Chasing Kill Rate Can Kill Your ProductivityJul 06, 2021
I had a client ask me why they shouldn't be using Kill Rate as a daily driver of tech performance. It occurred to me I should turn the question and the answer into a blog, so here you go.
Email from client:
I was talking with Bruce yesterday about how we should be tracking lead time and cycle time instead of “How many tickets did you close today???”.
He mentioned a valid point that I need help with please: How does a tech measure that in the moment, day-by-day?
I guess the thought is, they can look at a ticket closure count and know that they’ve closed “x” number and need to close “x” more. We have our goals for lead and cycle (I believe no more than 3 days lead time and no more than 45 minutes cycle time) but I guess the concern is that’s not as “easy” maybe for a tech to register in their brain as a positive or negative feedback loop?
Ok, here goes....
1) Reminder of Terms:
Outcome - The desired end result
Driver - The thing that makes the outcome happen
2) Target best of breed metrics for:
Lead Time = 3 business days (any ticket introduced into the system will on average be closed within 3 business days)
Cycle Time = 45 minutes (any ticket introduced into the system will require on average 45 minutes of tech time to complete)
3) These are front-view driving metrics - i.e. We are constantly striving to lower them by managing the other 5 M's (Metrics + Manpower, Methods, Materials, Machine).
e.g. We improve the skills of the tech, get better techs, get better tools, improve process (five issues that happen most often - figure out how to do it in under 30 minutes, etc.).
4) These two are metrics for driving service delivery - used by managers - shared with the techs so they can think and strive with us.
- Agile relies on a highly accountable team of properly skilled individuals.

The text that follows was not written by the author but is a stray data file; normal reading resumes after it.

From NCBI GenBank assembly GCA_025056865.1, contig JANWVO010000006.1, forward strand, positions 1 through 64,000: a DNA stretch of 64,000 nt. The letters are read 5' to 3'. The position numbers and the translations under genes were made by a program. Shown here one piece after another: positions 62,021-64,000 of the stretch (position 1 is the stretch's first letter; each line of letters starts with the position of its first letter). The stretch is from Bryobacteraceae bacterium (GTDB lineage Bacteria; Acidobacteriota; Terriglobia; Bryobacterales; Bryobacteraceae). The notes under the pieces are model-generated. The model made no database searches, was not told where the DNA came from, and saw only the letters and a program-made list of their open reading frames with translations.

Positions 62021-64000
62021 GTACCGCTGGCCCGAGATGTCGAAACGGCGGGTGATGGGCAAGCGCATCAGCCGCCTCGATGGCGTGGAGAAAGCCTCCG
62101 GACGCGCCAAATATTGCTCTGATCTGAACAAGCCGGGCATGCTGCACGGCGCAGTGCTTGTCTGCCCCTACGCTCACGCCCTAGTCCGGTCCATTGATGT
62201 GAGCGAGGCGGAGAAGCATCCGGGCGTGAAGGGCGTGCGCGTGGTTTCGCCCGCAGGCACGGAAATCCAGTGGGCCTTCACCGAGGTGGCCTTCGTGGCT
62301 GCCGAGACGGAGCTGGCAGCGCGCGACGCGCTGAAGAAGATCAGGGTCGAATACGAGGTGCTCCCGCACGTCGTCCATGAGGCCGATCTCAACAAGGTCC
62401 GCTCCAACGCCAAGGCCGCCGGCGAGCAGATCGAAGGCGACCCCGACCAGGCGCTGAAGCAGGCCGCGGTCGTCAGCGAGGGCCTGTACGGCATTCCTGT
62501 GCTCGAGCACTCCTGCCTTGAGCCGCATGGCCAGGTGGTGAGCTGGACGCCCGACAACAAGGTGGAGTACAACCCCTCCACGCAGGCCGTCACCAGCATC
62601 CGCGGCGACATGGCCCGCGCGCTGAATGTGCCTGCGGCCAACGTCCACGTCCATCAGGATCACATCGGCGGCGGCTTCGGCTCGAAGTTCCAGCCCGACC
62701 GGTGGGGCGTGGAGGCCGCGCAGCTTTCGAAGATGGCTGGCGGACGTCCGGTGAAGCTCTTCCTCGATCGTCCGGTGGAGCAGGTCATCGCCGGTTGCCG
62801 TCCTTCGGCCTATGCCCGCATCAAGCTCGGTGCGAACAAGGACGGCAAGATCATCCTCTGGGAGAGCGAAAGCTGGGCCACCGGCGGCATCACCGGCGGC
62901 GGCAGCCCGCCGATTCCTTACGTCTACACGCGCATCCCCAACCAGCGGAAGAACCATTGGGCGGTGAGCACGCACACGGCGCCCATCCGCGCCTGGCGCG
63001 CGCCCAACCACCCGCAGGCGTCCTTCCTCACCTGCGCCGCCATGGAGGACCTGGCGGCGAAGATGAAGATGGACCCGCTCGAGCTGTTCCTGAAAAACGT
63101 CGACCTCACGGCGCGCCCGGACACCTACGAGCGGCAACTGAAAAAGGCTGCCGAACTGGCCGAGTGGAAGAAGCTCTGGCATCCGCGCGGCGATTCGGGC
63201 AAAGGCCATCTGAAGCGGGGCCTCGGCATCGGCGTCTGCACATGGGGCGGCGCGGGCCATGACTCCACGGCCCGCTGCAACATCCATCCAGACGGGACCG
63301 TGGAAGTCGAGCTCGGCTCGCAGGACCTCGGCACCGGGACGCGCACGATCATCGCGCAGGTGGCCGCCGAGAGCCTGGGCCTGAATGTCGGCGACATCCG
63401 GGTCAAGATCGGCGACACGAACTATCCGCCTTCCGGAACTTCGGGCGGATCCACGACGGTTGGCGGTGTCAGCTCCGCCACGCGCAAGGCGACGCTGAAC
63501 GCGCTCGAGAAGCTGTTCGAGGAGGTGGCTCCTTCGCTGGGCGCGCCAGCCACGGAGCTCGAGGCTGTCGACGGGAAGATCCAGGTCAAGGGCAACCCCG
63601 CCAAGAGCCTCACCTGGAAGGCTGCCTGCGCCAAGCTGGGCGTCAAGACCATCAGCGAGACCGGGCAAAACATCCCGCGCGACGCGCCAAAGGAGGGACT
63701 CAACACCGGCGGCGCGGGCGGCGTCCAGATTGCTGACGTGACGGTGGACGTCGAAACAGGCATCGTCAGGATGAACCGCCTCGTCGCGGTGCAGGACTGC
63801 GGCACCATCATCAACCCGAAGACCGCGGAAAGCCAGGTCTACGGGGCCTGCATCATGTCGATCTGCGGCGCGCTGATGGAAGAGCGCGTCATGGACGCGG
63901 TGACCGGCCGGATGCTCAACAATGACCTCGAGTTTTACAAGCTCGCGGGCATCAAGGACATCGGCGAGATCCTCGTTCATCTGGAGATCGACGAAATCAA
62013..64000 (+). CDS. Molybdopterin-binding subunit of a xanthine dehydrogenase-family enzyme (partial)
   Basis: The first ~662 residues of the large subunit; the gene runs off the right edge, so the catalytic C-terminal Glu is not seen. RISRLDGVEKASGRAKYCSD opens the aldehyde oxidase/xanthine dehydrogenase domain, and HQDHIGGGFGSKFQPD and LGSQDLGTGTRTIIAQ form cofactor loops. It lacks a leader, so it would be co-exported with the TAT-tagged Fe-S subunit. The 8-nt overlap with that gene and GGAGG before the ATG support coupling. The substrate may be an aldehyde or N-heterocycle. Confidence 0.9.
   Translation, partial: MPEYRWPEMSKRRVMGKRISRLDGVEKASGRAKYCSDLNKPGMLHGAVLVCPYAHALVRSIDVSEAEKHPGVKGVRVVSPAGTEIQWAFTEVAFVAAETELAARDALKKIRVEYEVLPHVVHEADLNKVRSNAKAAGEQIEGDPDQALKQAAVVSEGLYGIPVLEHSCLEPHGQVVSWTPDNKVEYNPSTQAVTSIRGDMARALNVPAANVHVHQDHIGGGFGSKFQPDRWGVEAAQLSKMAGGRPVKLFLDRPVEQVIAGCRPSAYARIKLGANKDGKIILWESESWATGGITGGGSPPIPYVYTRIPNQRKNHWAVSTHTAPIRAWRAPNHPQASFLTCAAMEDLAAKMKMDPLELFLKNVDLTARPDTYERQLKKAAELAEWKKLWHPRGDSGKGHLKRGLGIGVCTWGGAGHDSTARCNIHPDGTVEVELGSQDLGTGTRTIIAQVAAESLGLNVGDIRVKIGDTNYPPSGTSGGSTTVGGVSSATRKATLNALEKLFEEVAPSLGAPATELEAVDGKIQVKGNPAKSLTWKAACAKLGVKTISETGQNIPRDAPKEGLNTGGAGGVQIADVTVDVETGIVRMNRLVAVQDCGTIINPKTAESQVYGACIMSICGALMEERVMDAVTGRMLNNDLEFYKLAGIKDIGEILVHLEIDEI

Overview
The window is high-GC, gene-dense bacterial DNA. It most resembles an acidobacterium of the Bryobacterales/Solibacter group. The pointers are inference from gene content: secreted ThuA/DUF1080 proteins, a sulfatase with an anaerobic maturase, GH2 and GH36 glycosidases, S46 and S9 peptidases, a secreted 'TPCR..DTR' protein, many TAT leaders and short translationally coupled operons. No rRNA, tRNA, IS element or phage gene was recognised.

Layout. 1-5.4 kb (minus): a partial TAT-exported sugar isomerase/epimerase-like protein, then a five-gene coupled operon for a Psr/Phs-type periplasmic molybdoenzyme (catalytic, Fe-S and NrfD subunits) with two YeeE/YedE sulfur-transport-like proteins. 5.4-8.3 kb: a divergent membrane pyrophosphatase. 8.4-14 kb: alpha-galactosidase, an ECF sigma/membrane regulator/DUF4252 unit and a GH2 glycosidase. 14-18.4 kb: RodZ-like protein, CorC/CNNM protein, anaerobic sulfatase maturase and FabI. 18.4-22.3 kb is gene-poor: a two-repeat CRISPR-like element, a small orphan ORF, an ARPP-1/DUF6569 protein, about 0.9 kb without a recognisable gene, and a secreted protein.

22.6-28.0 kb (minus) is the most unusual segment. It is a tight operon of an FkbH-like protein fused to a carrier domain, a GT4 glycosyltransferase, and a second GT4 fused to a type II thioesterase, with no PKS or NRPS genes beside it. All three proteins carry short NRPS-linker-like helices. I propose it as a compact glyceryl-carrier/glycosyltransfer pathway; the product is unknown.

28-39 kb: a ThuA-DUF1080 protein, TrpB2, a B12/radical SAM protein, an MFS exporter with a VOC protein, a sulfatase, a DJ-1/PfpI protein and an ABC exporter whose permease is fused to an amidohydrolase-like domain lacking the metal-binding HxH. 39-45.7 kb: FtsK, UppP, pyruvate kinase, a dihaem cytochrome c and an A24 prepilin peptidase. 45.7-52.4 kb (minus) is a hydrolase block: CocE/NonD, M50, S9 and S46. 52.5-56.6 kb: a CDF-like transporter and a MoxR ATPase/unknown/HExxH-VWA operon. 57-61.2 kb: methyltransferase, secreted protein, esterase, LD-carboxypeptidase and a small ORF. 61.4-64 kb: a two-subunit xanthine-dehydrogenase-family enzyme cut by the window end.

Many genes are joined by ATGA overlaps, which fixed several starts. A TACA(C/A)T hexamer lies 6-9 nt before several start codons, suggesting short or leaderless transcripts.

- We strive to manage the work not the people.
With all that said...
I have no problem using Kill Rate as a motivator (read: gamification) but it cannot be used as a Driving metric. It must be used as an Outcome.
If we push Kill Rate instead of support it, we get techs closing tickets just to make quota. Not always but often when they are having a bad day, when they feel lazy, when they feel the pressure of (leadership) pissing in their ear.
So by all means use it, just not as a daily metric to hit or be hit with.
I refer back to the highly accountable team.
Think about it; techs simply want to fix stuff. If they could cut through the work with ease (the mass majority of the work - the nebulous blob) they'd have really high Kill Rates.
But the reality is they run into rogues, time thieves, etc. that cause them to take longer or to have to escalate, or wait-work-wait, and so on.
Look at (Tech) - Give him nothing but tickets in his zone and he'll have the highest kill rate every single day without knowing what the number is.
If it were not for the rogues (all the tickets that are not straightforward, simple, easy, quick) every tech who works an honest day would have maximum Kill Rate.
So we manage the work (not the people), improve the process, keep tickets at the highest quality (because they move faster when the %CA is high), drink the Agile Kool-Aid, and the outcome is a consistently high Kill Rate.
You've come a long way and you're getting there.
Don't miss a beat!
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